Over a long career as a wildlife biologist for state, federal and private interests I have had the wonderful opportunity to work in some starkly different habitat types. From our beautiful Appalachians to the low-country coastal swamps, it has been an education every day. But it was not until I worked in Texas that I fully realized that it is water that means life. Water, my friends, is everything.
When the first humans arrived in North America they followed the watercourses and game trails to explore the new ground. Just as they located their habitations along these watercourses so did the later Appalachian pioneers. The rivers were highways and on their shores we built the cities, and along the creeks and springs were the towns and communities. Water provided transportation for goods and the energy needed for processing those goods. All along the creeks and rivers sprang up the tanneries, grist mills and eventually the manufacturing factories. Water made it all happen.
Where I live we have two major river system drainages, that of the New River (which arises in North Carolina, in two branches) and that of the Holston River (which has three branches, ours being the South Fork). These are separated by a divide, that roughly runs east/west along the Iron Mountain range and then north through Glade Mountain into Big Walker Mountain. Both of these systems drain eventually into the Mississippi River. An area of highlands on the north face of the Iron Mountains provides a system of springs that create the South Holston branch, and you can probably be safe in saying that Blue Springs in Smyth County is the headwaters of this branch. Just a short distance east and across this divide from the Blue Springs, you find Cedar Springs, which is the headwaters of Cripple Creek, and it feeds into the New River.
The first explorers to the Appalachian region used the watercourses to penetrate the wilderness, following upstream to the headwaters of the rivers and creeks, then crossing the divides and ‘gaps’ in the mountain ranges to enter the next drainage. These paths across the mountains became roads and we can see today where these first explorations took place; as time progressed we improved these roads and they became the highways of today. In colonial times in Virginia it was a requirement of the county courts for residents to build and maintain the roads as delineated by the court. One of these roads, that connected Blue Springs on the north side of the Iron Mountains with the Elk Creek drainage on the south side, was one of the first mentioned in Grayson County records.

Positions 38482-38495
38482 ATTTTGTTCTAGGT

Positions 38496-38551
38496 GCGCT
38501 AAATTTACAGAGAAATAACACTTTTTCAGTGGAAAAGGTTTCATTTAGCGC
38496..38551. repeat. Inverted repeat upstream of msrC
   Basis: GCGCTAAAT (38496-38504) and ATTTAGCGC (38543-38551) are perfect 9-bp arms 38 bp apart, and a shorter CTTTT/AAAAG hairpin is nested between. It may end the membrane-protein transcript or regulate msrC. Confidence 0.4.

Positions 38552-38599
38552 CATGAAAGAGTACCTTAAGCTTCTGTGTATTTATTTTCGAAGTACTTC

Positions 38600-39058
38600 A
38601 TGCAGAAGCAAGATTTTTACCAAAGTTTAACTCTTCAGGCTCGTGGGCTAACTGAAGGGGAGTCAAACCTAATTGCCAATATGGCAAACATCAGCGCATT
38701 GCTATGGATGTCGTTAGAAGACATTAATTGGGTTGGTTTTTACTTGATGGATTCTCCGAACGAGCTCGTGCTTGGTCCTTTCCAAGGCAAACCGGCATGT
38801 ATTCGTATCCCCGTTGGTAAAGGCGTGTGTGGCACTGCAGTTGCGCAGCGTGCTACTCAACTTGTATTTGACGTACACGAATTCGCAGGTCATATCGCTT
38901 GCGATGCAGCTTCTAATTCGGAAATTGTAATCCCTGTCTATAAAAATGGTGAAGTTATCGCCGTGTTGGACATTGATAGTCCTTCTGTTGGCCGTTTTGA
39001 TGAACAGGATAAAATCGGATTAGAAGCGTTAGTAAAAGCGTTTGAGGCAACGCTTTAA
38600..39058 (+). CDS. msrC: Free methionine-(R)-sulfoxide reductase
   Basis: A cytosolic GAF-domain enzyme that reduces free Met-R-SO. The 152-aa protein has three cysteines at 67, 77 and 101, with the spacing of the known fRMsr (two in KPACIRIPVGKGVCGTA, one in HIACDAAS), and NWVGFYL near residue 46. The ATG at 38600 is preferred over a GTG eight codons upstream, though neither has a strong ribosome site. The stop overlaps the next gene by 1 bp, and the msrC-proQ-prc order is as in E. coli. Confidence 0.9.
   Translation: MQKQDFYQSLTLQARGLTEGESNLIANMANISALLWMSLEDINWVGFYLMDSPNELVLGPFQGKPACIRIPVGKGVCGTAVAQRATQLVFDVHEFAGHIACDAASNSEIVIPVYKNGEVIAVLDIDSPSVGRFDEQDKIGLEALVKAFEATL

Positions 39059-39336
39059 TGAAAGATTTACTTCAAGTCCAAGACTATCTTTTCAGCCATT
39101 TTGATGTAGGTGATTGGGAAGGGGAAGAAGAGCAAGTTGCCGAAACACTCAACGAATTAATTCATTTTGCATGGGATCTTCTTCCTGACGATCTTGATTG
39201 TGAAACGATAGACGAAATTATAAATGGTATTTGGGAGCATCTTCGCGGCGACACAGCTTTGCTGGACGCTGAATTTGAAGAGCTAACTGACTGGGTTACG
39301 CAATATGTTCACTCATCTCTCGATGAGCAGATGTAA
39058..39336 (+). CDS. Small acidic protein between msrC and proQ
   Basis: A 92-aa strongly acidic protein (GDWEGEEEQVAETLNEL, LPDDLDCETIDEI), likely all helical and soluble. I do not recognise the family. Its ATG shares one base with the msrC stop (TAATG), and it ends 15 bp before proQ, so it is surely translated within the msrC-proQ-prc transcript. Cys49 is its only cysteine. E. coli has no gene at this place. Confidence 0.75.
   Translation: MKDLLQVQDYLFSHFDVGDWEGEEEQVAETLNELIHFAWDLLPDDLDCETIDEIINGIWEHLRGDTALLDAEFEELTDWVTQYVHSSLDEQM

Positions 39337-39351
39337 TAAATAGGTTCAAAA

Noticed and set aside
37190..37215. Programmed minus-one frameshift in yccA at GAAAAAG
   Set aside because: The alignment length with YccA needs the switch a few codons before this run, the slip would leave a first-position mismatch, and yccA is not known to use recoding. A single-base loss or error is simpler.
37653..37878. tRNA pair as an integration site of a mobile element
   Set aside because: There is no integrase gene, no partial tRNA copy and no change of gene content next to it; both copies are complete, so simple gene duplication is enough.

In those days it must have seemed a monumental task to view the impenetrable range of mountains and seek a place to cross; in this regard the settlers used the trails established by the Indians and big game, notably the eastern race of American Bison, through the low points in the ranges, once again following the creeks upstream into the mountains to get to these low points. These low points are called ‘gaps’ and even today that word is common in our reference to place names, such as Low Gap, Roaring Gap, Deep Gap, Ward’s Gap and Blue Springs Gap to name a few. It is this Blue Springs Gap that although is still being used today, most nearly remains in an undeveloped status.